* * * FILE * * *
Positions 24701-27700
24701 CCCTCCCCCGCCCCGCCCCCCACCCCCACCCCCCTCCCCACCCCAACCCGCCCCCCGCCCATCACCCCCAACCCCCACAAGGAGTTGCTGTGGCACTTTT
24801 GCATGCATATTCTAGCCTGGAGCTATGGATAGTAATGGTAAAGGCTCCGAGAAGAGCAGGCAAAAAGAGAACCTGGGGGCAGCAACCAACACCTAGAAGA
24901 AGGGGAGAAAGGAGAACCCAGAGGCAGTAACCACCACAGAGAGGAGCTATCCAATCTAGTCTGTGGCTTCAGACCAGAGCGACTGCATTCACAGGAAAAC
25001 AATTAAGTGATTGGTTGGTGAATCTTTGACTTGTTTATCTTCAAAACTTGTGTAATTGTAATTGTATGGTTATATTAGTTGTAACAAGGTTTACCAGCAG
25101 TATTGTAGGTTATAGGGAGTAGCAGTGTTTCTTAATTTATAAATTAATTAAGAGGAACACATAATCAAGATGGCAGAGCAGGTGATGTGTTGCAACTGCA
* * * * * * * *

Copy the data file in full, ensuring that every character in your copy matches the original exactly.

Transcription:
Positions 24701-27700
24701 CCCTCCCCCGCCCCGCCCCCCACCCCCACCCCCCTCCCCACCCCAACCCGCCCCCCGCCCATCACCCCCAACCCCCACAAGGAGTTGCTGTGGCACTTTT
24801 GCATGCATATTCTAGCCTGGAGCTATGGATAGTAATGGTAAAGGCTCCGAGAAGAGCAGGCAAAAAGAGAACCTGGGGGCAGCAACCAACACCTAGAAGA
24901 AGGGGAGAAAGGAGAACCCAGAGGCAGTAACCACCACAGAGAGGAGCTATCCAATCTAGTCTGTGGCTTCAGACCAGAGCGACTGCATTCACAGGAAAAC
25001 AATTAAGTGATTGGTTGGTGAATCTTTGACTTGTTTATCTTCAAAACTTGTGTAATTGTAATTGTATGGTTATATTAGTTGTAACAAGGTTTACCAGCAG
25101 TATTGTAGGTTATAGGGAGTAGCAGTGTTTCTTAATTTATAAATTAATTAAGAGGAACACATAATCAAGATGGCAGAGCAGGTGATGTGTTGCAACTGCA